Between 1571 and 1640 Portuguese traders accompanied by Jesuit missionaries sailed into the Bay of Nagasaki once a year on an enormous carrack. In 1640 the shogun put into effect a seclusionist policy that closed the country to all outsiders other than Chinese merchants, a handful of Dutch traders, and occasional Korean emmissaries. Within a few years Christianity was a capital offense. Until 1624 there was also a small trade between the Japanese and the Spanish, who were based in the Philippine Islands. Spanish ships sailed every summer from Manila to Mexico and a few entered Japanese ports. Small teams of Spanish Franciscan friars propagated their faith in Kyoto, Nagasaki and elsewhere. This altar results from that dynamic conflation of East and West around 1600.
The Portuguese Jesuits commissioned local craftsmen to make votive objects for use in the churches they were establishing in Japan and for export to the West for profit. The fad for namban art was at its peak between about 1590 and 1614. Few pieces have survived in Japan itself as most were confiscated during the severe persecutions of Christian missionaries and converts in the 1620s and 30s. Most namban ("southern barbarian") lacquers, so called because the foreigners came to Japan from the south, have been found in the West; portable lacquer altars only came to light in the last twenty years.
This private altar, an exotic luxury, probably was opened only for special occasions. It is based on portable altar triptychs introduced from Byzantium as ivories and icons; by the sixteenth century the type was ubiquitous in Europe. The central icon probably was placed in the case once it was delivered to the West. While there are no overt Christian symbols provided by the lacquer artist--there are two birds above the icon rather than the single dove of the Holy Spirit, for example--the side panels feature birds among orange and paulownia trees that probably signify the lush vegetation and pleasures of paradise. Inhabited vines and trees in Christian art suggest the Peacable Kingdom, a place of milk and honey, and the brids in cages represent the soul that will be liberated by Christ. The windowlike cartouches on the wings are framed with bands of geometric, abstract patterns and undulating scrolls typical of the vocablulary of namban lacquer.
Lacquers made for Japanese use are customarily light and fragile and are stored in wood boxes specially made for them. They were often presentation pieces kept in the same family collection generation after generation. In contrast, the religious icons commissioned by the Jesuits for export to Europe had to survive long voyages and rough handling.
A density of decoration that seems quite un-Japanese characterizes namban lacquers. The trees, birds, and bird cages here are overlapped and crowded together in such profusion that the design is difficult to decipher. Even the sides, top and bottom are decorated with scrolling morning glories and other vines. (Lacquerware produced for the local market was far more austere.) A rather coarse craftsmanship is typical of these early namban lacquers intended for export although their sparkling mother-of-pearl inlay, a technique that achieved great popularity at this time, distinguishes them. There are several possible sources of influence for the increased use of shell. Portuguese traders in Goa, the center of the Portuguese empire in Asia, acquired products of Indian craftsmen inlaid with wood and ivory. At the same time, Japan's invasion of Korea in the late sixteenth century may have exposed the Japanese to Korean lacquers, which are lavishly decorated with shell inlay. European traders may also have come to appreciate the technique through Chinese inlaid lacquers. "Like the Momoyama period itself, Namban lacquers are energetic and eclectic" (Pekarik, in Japan's Golden Age: Momoyama, p. 257). And the exotic mother-of-pearl and gold-lacquer (maki-e) surfaces would glitter by candlelight in dark church interiors. The icon painted in oil on panel is a Madonna lactans in the style of the Flemish school of the second half of the seventeenth century. Originally there was a metal ring at the top of the shrine for hanging. The metal screws are replacements for nails.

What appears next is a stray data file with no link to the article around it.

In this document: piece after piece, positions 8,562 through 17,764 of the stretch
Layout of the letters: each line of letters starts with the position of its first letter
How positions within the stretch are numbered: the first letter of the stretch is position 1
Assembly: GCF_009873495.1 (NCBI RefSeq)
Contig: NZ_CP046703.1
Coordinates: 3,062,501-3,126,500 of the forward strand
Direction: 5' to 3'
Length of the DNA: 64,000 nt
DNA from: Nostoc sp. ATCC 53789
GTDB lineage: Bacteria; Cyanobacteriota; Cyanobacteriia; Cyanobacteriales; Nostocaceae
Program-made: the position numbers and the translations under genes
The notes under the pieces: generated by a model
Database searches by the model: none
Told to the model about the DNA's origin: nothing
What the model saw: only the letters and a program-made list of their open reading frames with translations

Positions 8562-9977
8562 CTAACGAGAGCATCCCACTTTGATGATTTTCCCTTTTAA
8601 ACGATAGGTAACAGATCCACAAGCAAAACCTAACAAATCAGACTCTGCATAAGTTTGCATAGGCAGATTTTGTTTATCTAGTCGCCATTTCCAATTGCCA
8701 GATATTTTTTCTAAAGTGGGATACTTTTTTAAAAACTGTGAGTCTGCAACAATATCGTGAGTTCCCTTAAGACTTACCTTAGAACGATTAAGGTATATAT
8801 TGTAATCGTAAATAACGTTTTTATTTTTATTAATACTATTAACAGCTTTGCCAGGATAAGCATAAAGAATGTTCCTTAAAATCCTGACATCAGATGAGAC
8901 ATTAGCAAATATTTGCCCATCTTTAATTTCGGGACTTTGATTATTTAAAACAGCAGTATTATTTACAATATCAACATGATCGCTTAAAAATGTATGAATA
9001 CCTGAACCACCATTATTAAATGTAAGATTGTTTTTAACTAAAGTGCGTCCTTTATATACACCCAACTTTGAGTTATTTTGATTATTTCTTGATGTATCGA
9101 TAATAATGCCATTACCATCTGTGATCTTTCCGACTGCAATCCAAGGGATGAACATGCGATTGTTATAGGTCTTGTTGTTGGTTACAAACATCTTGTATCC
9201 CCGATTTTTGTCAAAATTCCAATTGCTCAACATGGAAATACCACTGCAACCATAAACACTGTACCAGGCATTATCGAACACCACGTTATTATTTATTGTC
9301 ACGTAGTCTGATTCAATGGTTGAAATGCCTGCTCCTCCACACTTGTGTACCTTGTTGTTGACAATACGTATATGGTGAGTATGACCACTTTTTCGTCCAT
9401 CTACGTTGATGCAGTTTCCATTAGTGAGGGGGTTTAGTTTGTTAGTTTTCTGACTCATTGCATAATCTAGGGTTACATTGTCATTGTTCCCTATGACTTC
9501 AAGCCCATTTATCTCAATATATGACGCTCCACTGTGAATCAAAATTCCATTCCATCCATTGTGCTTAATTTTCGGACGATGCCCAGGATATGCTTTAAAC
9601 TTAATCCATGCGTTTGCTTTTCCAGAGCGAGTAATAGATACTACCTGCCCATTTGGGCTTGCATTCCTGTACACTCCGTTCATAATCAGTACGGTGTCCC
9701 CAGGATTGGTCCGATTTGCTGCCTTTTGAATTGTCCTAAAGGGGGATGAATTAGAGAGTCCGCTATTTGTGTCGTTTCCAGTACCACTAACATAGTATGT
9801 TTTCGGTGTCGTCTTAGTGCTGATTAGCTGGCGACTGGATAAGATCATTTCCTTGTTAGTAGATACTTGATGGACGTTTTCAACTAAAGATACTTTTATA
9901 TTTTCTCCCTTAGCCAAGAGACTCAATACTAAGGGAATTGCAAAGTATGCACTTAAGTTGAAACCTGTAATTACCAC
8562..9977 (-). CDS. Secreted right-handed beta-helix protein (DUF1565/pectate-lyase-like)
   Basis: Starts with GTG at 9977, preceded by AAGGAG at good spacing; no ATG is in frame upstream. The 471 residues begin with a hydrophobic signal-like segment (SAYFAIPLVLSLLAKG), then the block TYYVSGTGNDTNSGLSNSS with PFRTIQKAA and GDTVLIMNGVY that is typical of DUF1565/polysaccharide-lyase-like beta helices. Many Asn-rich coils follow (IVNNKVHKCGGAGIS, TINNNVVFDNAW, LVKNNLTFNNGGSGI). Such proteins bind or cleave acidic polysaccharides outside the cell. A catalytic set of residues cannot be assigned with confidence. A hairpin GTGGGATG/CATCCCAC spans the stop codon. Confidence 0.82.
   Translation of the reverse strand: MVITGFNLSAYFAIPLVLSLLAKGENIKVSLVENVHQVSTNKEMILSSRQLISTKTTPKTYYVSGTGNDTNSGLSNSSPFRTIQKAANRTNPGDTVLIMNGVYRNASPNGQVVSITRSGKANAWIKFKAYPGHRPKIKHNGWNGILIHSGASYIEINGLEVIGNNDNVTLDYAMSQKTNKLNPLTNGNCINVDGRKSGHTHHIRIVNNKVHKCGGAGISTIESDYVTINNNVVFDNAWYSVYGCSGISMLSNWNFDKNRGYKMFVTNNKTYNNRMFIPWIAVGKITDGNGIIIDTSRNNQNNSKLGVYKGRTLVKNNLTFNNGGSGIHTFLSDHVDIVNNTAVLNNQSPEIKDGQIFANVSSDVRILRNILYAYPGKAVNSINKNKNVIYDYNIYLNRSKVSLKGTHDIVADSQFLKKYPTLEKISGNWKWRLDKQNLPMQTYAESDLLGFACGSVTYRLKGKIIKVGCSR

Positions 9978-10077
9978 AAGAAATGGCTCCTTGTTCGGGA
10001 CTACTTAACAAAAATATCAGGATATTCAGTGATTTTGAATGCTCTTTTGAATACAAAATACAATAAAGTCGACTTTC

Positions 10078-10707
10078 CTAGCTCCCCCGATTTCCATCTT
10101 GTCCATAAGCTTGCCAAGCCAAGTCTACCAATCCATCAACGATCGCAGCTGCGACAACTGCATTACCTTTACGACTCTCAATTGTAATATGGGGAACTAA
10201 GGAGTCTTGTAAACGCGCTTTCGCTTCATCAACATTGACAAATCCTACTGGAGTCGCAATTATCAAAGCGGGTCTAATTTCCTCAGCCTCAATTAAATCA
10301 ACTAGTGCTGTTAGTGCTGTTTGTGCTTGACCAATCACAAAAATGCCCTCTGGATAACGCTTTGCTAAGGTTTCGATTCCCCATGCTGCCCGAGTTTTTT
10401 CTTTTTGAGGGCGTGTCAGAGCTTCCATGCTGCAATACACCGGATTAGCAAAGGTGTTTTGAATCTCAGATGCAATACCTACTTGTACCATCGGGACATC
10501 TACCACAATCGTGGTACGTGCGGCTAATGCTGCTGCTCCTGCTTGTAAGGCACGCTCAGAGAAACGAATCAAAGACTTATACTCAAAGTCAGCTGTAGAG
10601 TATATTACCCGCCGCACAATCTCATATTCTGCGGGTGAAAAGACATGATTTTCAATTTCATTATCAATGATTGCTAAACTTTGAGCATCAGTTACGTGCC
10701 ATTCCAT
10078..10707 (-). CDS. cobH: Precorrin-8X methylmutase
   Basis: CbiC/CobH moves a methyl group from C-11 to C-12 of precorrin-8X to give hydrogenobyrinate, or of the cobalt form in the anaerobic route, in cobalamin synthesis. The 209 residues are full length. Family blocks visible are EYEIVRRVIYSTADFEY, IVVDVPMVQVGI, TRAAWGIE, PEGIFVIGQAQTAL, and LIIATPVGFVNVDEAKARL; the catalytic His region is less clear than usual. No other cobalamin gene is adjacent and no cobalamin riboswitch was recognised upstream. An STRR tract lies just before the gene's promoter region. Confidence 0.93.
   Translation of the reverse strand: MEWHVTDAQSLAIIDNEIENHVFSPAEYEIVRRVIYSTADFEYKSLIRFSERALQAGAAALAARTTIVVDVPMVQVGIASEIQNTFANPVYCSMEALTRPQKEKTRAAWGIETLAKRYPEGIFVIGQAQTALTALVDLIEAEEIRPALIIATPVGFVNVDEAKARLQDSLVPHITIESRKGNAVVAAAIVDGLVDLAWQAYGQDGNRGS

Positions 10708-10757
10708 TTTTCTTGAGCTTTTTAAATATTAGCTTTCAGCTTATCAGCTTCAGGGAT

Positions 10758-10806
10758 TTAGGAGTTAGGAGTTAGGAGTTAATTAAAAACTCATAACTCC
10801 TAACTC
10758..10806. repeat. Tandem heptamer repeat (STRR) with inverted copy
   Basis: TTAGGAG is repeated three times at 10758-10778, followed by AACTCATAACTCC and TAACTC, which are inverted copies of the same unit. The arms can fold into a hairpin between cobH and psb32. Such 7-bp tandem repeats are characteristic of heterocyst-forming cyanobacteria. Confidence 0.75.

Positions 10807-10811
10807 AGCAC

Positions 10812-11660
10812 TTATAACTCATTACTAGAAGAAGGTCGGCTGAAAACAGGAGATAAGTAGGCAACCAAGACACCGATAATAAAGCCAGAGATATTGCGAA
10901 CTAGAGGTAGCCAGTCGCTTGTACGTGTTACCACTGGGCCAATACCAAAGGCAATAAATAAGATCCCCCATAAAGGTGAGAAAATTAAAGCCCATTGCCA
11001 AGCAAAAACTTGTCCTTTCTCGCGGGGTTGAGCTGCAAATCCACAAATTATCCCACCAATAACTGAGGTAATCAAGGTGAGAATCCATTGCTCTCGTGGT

In 1987 the Itabashi Art Museum assembled ten altars, of varying size and quality, for an exhibition of namban art. An altar from the Suntory Museum, Tokyo, which is illustrated in color on the cover of the Itabashi catalogue, is so similar in shape and design to the altar here that it is likely they were produced in the same lacquer workshop. One scholar recently has attributed the painting inside the altar to the school of Brother Giovanni Niccolo (1563-1626), a capable painter from Naples who became director of the Japanese Jesuit art academy.
For other discussions of Christian shrines see: Andrew J. Pekarik, "Lacquer and Metalwork" in Money L. Hickman, et al., Japan's Golden Age: Momoyama (Dallas: Dallas Museum of Art, 1996) pp. 237-57;
Namban bijutsuten/Namban Art (Tokyo: Itabashi Art Museum, 1987);
Toshio Watanabe, "Namban Lacquer Shrines: Some New Discoveries," in Lacquerwork in Asia and Beyond, ed. William Watson (London: Percival David Foundation, 1981)
Gauvin Alexander Bailey, Art on the Jesuit Missions in Asia and Latin America, 1542--1773 (Toronto, Buffalo and London: University of Toronto Press, 1999), no. 34.
Christie's Review of the Season, 1990, p. 430 [sold Christie's, London, 5 June, 1990, lot 371].